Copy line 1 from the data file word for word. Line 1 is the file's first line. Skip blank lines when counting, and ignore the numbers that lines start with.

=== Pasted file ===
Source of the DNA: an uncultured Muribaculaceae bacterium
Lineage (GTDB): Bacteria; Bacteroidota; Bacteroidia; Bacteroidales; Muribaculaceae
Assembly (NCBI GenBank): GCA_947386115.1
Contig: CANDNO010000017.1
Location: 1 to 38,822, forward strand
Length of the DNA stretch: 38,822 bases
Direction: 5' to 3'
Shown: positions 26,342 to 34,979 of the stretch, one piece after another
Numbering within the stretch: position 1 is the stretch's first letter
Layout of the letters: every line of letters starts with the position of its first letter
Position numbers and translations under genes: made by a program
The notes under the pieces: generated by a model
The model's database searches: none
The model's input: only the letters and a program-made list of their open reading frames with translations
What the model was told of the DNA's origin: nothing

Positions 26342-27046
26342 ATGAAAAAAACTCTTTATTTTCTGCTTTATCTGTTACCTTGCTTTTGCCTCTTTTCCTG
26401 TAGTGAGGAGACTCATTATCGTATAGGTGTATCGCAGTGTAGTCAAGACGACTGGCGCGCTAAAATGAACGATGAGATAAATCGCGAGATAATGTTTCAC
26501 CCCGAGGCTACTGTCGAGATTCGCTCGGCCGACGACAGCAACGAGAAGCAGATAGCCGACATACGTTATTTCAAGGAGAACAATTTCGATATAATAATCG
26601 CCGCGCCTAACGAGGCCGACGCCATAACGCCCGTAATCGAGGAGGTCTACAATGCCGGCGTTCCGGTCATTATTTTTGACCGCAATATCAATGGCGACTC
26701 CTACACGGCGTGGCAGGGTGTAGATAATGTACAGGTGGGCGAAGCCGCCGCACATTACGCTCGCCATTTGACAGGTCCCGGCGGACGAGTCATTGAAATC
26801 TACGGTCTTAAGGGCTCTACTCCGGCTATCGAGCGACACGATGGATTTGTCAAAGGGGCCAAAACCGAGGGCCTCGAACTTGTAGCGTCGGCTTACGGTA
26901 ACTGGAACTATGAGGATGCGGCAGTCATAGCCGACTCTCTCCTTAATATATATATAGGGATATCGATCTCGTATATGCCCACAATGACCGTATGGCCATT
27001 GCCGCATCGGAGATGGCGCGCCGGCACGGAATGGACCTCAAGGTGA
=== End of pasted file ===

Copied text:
Source of the DNA: an uncultured Muribaculaceae bacterium